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Rachael Crouch, Creative Content & PR Intern
Apr 06, 2023
Have you ever wondered how art exhibitions can become more sustainable? An art institution’s environmental consciousness can go past the works on the walls.
As technology evolves to accommodate the changing planet, there's been an emergence of different approaches to exhibition design. These include wall text application that skips the standard use of vinyl and gallery guides that are distributed digitally instead of in print.
In the case of Meditation Ocean, these practices expand to furniture upholstered with soft, sustainable fabric made specifically for this use by Designtex. Viewers have the unique opportunity to sit, meditate, and reflect atop materials made in part from ocean plastics, directly reflecting the show’s themes of environmental healing.
I recently sat down with Designtex Director of Applied Research Deidre Hoguet, who told me about the heritage company’s lengthy history with sustainability and their collaboration with Meditation Ocean on Seaqual, a new, innovative textile made of recycled ocean waste.
It’s great to be speaking with you! Tell me a little bit about Designtex and how the company began.
We are a New York City-based company that was founded in the 1960s. During that time, there had been all the modernist buildings going up in New York. Designtex was founded by these two men who were working with architects on different materials, including the Seagrams Building. It's a famous modernist building. It was all glass; the architect designed this facade that was different for the time. And then the occupants moved in and put up drapery. Every floor had different drapery, every window covering, as you can imagine. And the architect was going to lose his mind because that was not the facade he had planned.
The two gentlemen who founded Designtex offered a standard drapery that would work in those buildings and basically offered an array of standardized modernist drapery to solve that problem. They started selling those textiles, and then they started selling other textiles and products for commercial interiors—everything from hotels, hospitality, office buildings, office spaces, and beyond. We sell products that go in arenas and airports and healthcare, and materials for architects and designers that are working on any kind of public or non-residential space. These designers have to meet building codes, so the market is a little divided because residential codes are different from those for commercial spaces.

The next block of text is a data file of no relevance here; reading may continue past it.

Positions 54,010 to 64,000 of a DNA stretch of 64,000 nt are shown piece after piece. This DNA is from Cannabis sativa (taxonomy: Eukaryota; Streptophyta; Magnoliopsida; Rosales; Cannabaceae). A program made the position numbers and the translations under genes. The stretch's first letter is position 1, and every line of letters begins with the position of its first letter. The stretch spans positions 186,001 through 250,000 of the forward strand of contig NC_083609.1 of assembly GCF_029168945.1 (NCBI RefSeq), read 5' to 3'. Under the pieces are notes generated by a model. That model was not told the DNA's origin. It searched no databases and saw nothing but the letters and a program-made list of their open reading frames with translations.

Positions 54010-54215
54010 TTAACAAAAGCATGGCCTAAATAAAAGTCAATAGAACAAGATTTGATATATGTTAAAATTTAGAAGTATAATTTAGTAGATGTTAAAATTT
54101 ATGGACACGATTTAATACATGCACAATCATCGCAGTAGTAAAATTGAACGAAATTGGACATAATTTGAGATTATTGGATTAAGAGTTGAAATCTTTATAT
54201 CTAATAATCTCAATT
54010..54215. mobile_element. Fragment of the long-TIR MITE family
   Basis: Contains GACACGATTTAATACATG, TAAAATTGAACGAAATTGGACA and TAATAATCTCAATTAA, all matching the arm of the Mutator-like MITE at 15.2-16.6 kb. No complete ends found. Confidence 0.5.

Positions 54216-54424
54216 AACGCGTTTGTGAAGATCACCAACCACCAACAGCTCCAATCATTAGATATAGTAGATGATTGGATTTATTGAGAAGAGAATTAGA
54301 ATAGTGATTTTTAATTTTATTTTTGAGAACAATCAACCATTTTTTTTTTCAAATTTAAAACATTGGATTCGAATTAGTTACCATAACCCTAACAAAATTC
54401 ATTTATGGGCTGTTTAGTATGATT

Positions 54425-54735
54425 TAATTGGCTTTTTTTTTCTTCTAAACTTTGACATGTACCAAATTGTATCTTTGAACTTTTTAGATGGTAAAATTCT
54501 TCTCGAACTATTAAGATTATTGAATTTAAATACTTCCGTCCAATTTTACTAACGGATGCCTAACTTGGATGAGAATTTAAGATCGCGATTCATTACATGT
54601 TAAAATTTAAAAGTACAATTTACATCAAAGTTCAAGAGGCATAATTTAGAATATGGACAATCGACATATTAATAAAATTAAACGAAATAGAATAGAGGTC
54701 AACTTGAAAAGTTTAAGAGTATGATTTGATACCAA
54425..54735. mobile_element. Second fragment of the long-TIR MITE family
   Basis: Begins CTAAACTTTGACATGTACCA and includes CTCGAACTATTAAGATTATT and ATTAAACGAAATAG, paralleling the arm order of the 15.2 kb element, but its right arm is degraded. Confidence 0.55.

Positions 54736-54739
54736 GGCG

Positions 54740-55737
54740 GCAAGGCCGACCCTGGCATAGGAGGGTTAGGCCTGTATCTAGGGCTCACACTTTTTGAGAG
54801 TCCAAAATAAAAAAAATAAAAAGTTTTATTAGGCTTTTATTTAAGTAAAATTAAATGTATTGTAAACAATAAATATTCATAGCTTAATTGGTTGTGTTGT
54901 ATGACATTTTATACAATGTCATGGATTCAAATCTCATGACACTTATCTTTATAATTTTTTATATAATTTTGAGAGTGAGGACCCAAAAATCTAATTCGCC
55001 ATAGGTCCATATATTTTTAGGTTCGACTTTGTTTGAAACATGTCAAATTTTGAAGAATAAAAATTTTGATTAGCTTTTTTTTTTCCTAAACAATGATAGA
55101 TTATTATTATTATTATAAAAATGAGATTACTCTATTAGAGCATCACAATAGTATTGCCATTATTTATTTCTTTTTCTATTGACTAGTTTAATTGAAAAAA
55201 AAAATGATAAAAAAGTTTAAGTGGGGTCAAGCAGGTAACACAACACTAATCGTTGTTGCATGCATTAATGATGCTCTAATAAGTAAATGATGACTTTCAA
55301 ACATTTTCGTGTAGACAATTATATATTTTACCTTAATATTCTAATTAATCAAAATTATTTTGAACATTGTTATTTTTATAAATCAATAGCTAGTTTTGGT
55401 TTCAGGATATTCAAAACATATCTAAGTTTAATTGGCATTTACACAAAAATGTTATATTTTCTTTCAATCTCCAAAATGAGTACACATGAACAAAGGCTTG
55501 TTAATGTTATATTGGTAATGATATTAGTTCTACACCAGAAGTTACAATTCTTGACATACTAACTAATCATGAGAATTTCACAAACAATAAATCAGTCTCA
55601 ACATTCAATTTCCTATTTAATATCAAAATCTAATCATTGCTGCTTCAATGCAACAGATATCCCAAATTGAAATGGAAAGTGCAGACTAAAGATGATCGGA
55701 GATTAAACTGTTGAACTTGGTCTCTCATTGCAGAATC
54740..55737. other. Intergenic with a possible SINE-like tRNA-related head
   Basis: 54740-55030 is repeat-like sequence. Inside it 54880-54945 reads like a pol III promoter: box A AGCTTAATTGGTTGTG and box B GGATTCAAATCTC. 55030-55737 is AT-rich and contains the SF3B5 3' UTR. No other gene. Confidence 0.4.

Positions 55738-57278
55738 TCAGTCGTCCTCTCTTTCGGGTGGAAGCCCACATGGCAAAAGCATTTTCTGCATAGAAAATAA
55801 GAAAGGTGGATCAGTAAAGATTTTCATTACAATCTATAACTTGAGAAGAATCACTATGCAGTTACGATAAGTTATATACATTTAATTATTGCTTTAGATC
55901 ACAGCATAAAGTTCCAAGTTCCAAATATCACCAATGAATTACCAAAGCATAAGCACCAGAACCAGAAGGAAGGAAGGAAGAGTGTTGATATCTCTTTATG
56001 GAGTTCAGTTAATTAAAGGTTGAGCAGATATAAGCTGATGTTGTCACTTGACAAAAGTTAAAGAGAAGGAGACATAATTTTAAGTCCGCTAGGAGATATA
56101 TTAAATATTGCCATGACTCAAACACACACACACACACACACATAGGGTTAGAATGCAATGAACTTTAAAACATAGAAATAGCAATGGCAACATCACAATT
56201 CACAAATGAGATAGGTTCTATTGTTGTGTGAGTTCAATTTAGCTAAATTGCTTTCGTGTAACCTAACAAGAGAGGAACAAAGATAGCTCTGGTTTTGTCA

We have a digital printing facility that does a lot of interesting wall installations for large architectural projects. We also sell different kinds of glass films for both windows and interior glass conference rooms. We sell some interesting products that provide some frosted glass films and acoustical materials too. So a little bit of all kinds of softer furnishing materials you would find on an interior.
How did Designtex get involved with the environment and the creation of sustainable materials?
We have a long history in advocating for sustainability. Our efforts began in the ‘90s. There wasn’t a big conversation about sustainability back then; it wasn't this concept that we have now. Our design director read an article in The Wall Street Journal about William McDonough, who's a sustainable architect. It was before the wide use of the internet, so she looked him up in the phone book and called him and said, "I heard you're doing what's called sustainable design, and I want to make our product sustainable. Can you help us?" They started collaborating from there, and that planted the seed of a real practice of sustainability at Designtex around not just making things less bad, but really thinking about the whole product lifecycle.